College & Workforce Readiness

Can You Boost College-Readiness Without Counselors?

By Anthony Rebora — March 21, 2012 1 min read
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Renee Moore points to a potential hitch in all the recent strategizing around college and career readiness: We have “chronic lack of counselors in our nation’s high schools.” She highlights data from the The American School Counselors Association showing that in California the ratio of students to school counselors is 815-to-1. Nationally, the ratio is a little better but still eye-catching at 459-to-1.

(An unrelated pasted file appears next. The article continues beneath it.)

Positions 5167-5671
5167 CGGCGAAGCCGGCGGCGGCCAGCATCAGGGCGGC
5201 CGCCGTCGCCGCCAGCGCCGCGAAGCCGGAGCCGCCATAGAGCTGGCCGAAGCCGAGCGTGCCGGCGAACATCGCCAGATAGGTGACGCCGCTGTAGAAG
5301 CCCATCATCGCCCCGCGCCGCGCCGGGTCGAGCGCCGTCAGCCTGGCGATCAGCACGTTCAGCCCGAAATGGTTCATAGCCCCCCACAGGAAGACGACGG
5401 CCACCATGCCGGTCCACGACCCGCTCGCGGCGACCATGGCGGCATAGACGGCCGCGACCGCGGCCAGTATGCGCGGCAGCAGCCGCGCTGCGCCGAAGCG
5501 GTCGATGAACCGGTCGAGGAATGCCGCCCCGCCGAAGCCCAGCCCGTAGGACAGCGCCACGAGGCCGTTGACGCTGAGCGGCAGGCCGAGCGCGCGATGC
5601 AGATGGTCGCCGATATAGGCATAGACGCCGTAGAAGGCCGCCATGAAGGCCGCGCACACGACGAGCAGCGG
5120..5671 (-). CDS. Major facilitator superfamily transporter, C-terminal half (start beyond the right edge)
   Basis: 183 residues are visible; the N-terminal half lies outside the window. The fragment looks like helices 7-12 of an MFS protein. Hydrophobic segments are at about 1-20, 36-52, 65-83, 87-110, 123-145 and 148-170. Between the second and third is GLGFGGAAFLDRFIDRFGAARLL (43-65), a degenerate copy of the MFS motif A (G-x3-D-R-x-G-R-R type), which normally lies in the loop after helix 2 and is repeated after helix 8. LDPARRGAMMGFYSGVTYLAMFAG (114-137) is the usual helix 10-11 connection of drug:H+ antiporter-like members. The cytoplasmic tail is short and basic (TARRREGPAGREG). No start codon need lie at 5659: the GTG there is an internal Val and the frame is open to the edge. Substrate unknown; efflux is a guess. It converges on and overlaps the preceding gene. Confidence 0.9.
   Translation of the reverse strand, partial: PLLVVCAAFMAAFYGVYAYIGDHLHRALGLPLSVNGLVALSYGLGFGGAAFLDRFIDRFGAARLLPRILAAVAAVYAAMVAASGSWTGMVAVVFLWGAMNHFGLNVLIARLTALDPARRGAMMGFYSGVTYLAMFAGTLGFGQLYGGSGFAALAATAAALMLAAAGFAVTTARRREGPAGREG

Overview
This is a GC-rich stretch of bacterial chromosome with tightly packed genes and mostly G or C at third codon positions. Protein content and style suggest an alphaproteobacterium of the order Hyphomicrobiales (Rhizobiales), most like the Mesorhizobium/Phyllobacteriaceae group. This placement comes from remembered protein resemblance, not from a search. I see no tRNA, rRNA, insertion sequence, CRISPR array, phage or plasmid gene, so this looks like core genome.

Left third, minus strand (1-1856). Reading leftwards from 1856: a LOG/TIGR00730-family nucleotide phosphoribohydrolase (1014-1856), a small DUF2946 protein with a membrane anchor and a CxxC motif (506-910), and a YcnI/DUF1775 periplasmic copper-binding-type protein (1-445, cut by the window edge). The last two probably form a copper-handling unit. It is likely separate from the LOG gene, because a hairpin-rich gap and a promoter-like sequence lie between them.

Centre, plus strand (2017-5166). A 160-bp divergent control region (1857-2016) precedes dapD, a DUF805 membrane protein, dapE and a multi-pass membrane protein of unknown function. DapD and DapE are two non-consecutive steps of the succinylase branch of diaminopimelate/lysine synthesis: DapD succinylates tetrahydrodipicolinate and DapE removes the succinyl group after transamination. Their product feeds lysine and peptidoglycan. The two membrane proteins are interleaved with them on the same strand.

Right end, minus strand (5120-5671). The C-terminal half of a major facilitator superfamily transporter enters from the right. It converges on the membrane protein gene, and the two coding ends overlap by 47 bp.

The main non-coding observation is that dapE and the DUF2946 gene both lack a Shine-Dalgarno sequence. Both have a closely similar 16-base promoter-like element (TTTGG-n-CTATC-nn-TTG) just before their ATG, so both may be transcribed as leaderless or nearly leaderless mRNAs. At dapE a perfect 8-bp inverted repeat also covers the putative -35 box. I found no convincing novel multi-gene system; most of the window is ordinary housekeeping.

One solution, says Moore, would be for the counseling role to be taken on by trained cross-functional teams in schools. Under this plan, “cohorts of students [would be] served by a team of teachers, counselors, and other support personnel throughout their high school experience. Not just at a few select schools, but as a matter of general practice.”

One advantage of this approach, arguably, is that teachers might get a closer understanding of students’ ambitions and the opportunities available to them. At the same time, students would presumably be getting support that goes beyond the classroom. That often seems to be the missing link in educational-improvement initiatives.

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A version of this news article first appeared in the Teaching Now blog.